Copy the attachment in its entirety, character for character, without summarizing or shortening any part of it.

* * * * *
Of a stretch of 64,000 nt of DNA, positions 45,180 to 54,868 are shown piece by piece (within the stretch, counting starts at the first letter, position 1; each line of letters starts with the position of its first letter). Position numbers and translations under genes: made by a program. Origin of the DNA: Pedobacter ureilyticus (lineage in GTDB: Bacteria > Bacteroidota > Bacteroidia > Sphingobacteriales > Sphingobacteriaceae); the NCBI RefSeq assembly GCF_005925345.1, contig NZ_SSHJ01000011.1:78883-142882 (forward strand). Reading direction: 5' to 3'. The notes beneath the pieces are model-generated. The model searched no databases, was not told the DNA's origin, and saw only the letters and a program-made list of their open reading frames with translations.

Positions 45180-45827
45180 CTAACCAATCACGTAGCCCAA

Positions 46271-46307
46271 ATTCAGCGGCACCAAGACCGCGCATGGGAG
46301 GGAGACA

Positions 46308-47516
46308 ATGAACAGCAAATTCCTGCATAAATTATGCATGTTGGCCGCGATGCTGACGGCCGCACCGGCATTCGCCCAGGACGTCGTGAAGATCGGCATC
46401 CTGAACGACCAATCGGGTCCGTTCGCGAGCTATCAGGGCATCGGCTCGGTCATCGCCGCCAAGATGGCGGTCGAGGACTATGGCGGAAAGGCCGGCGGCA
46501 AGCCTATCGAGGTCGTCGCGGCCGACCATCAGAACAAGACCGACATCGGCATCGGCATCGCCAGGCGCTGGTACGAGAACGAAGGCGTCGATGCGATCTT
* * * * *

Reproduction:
Of a stretch of 64,000 nt of DNA, positions 45,180 to 54,868 are shown piece by piece (within the stretch, counting starts at the first letter, position 1; each line of letters starts with the position of its first letter). Position numbers and translations under genes: made by a program. Origin of the DNA: Pedobacter ureilyticus (lineage in GTDB: Bacteria > Bacteroidota > Bacteroidia > Sphingobacteriales > Sphingobacteriaceae); the NCBI RefSeq assembly GCF_005925345.1, contig NZ_SSHJ01000011.1:78883-142882 (forward strand). Reading direction: 5' to 3'. The notes beneath the pieces are model-generated. The model searched no databases, was not told the DNA's origin, and saw only the letters and a program-made list of their open reading frames with translations.

Positions 45180-45827
45180 CTAACCAATCACGTAGCCCAA

Positions 46271-46307
46271 ATTCAGCGGCACCAAGACCGCGCATGGGAG
46301 GGAGACA

Positions 46308-47516
46308 ATGAACAGCAAATTCCTGCATAAATTATGCATGTTGGCCGCGATGCTGACGGCCGCACCGGCATTCGCCCAGGACGTCGTGAAGATCGGCATC
46401 CTGAACGACCAATCGGGTCCGTTCGCGAGCTATCAGGGCATCGGCTCGGTCATCGCCGCCAAGATGGCGGTCGAGGACTATGGCGGAAAGGCCGGCGGCA
46501 AGCCTATCGAGGTCGTCGCGGCCGACCATCAGAACAAGACCGACATCGGCATCGGCATCGCCAGGCGCTGGTACGAGAACGAAGGCGTCGATGCGATCTT